The AEDES Metropolitan Laboratory based in Berlin organised an evening event on “Transit Spaces: (Dis)Connections and the Fluid Places In-Between” (7.11.) at which I had the pleasure to speak. In the talk I outlined how the blue turn gives us new opportunities to think about politics and social relations differently by grounding our thinking in the sea. I ended in discussing different forms of liminality that come to the fore from such perspective.
The event titled “After the Blue Turn: The politics of maritime spaces” brought together a range of scholars based in Copenhagen on the 1st of November to discuss how thinking from the sea bring attention to new political spaces of liminality, such as ports. These are new sites of politics and contestation and raise questions of connectivity, authority and power. 6 presentations addressed this theme. I was presenting my recent chapter on maritime security spaces at the event.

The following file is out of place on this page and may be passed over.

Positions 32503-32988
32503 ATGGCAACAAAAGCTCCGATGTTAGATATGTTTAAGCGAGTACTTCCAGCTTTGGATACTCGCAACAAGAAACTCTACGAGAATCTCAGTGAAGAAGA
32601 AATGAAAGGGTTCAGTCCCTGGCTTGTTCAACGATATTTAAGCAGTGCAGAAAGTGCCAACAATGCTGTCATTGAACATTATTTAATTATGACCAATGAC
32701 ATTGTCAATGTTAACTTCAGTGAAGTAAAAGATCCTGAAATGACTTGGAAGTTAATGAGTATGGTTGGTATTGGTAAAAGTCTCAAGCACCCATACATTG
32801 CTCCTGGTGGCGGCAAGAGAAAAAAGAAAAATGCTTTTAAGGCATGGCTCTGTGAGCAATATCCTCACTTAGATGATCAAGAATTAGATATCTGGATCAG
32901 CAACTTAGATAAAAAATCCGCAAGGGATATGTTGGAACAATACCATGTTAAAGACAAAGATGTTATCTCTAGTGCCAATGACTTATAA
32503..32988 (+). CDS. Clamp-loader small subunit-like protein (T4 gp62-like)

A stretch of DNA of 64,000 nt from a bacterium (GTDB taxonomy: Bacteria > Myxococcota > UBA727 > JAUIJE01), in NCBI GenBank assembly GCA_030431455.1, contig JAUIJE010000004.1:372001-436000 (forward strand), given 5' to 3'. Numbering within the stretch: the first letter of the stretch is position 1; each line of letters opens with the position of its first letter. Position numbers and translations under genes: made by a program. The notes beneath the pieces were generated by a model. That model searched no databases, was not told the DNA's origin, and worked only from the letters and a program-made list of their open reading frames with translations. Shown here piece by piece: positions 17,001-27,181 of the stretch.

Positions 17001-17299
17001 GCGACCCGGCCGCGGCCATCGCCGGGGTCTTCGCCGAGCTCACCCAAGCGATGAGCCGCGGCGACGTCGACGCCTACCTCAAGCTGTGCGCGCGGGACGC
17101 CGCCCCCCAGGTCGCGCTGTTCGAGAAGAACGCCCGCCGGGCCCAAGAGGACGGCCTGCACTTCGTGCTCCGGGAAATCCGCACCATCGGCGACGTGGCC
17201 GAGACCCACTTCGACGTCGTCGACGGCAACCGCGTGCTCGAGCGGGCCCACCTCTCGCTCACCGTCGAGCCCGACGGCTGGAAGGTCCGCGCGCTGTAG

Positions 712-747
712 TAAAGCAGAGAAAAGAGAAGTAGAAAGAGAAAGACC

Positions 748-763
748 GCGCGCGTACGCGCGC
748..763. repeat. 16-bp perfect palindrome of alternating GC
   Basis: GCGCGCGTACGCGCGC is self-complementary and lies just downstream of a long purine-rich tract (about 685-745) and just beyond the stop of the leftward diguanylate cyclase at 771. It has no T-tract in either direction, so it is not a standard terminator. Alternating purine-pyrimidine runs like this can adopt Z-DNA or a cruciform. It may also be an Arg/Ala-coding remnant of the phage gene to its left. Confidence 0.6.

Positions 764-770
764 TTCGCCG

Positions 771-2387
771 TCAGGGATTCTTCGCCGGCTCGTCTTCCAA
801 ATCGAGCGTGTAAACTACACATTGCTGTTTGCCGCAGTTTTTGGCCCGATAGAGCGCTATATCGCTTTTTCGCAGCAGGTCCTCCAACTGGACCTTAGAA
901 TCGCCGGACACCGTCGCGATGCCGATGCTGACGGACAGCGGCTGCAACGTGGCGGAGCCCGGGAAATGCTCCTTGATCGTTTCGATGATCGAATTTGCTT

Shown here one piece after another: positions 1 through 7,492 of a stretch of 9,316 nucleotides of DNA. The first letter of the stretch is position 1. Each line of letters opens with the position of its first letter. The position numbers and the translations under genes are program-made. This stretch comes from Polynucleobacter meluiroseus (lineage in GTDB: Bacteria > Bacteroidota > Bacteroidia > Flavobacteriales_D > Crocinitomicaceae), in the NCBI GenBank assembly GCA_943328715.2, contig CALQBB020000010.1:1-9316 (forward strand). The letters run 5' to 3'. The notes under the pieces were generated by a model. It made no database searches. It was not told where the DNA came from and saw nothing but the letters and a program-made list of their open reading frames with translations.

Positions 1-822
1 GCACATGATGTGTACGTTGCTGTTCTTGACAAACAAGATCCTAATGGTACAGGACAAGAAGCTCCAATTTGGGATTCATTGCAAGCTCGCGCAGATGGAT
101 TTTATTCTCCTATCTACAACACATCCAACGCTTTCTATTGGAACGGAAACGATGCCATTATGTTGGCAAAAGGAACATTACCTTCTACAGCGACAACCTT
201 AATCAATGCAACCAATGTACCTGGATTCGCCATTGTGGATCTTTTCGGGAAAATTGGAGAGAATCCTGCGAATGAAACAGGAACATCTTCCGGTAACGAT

As part of an ongoing collaboration between the University of Sydney and the University of Copenhagen, I organised together with the Center for Global Criminology an ideaslab on maritime security on the 27th of June. Titled “Insecurity, Crime and Cooperation at Sea”: New Perspectives on Maritime Security” the goal of the day was to explore different ideas from international relations, security studies, and anthropology of how our thinking changes if we initiate inquiry from the sea and not the land.
The day provided an opportunity to exchange views on why and how the maritime is a site and a view point from which to explore the social and political differently. In the background was the observation that the majority of social science disciplines have focused on the land and rather ignored the sea. What has been called “sea blindness”, however, is gradually changing. Increasingly the sea is not taken as an empty void, but understood as a rich space filled with meaning, actions and life. Emerging research challenges the land/sea dichotomy and is interested in connectivity, flows and chokepoints, piracy and other forms of maritime crime, or ports and maritime infrastructures. The six presentations of the day picked up these themes respectively.Continue reading